Optical fiber communications
The third edition of this popular text and reference book presents the fundamental principles for understanding and applying optical fiber technology to sophisticated modern telecommunication systems.
Optical-fiber-based telecommunication networks have become a major information-transmission-system, with high capacity links encircling the globe in both terrestrial and undersea installations. Numerous passive and active optical devices within these links perform complex transmission and networking functions in the optical domain, such as signal amplification, restoration, routing, and switching. Along with the need to understand the functions of these devices comes the necessity to measure both component and network performance, and to model and stimulate the complex behavior of reliable high-capacity networks.
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Gerd Keiser. 1000 500 - 200 - 100 - 50 - 20 - 10 - Silicon n* - p - » - p* avalanche
photodiode Wavelength (nm) 1060 , 799.3 - 568.2 - 520.8 • 476.2 100 200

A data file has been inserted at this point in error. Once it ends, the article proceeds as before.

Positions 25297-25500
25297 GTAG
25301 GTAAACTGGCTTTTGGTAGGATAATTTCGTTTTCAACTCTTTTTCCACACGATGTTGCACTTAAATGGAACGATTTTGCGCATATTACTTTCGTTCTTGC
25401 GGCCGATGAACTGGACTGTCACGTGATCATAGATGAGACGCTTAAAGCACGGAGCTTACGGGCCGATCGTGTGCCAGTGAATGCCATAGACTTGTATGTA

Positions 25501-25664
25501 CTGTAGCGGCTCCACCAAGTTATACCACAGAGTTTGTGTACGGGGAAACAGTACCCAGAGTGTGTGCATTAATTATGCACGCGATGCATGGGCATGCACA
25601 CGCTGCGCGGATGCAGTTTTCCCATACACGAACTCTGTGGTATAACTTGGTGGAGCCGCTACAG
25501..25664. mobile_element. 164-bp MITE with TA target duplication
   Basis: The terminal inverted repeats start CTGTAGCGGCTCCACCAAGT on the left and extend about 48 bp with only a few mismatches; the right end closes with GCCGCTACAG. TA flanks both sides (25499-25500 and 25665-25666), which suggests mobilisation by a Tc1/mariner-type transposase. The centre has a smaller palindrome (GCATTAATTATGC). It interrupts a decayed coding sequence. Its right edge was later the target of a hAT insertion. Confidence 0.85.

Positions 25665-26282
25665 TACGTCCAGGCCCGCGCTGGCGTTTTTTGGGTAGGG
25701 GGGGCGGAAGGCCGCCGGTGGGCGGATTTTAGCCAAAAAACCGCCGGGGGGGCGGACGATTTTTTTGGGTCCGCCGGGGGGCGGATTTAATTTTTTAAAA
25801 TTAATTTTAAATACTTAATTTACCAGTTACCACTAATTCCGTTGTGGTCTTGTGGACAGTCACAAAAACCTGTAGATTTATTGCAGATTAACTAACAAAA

Voltage (V) 300 400 FIGURE 6-7 Typical room-temperature: current gains of a
6-6, we thus see the superiority of silicon over other materials for making
avalanche photodiodes. The effective ionization rate ratio fceff varies between
0.015 and 0.035 for silicon, between 0.3 and 0.5 for indium gallium arsenide, and
Y.-K. Fanf, C.-Y. Chang, and C. Gong, "The hydro- genated amorphous silicon
reach-through avalanche photodiode," IEEE J. Quantum Electron.. vol. 26, pp.
280-284, Feb. 1990. 15. H. Melchior, A. R. Hartman, D. P. Schinke, and T. E.
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Overview of Optical Fiber Communications
Structures Waveguiding and Fabrication
Signal Degradation in Optical Fibers
12 other sections not shown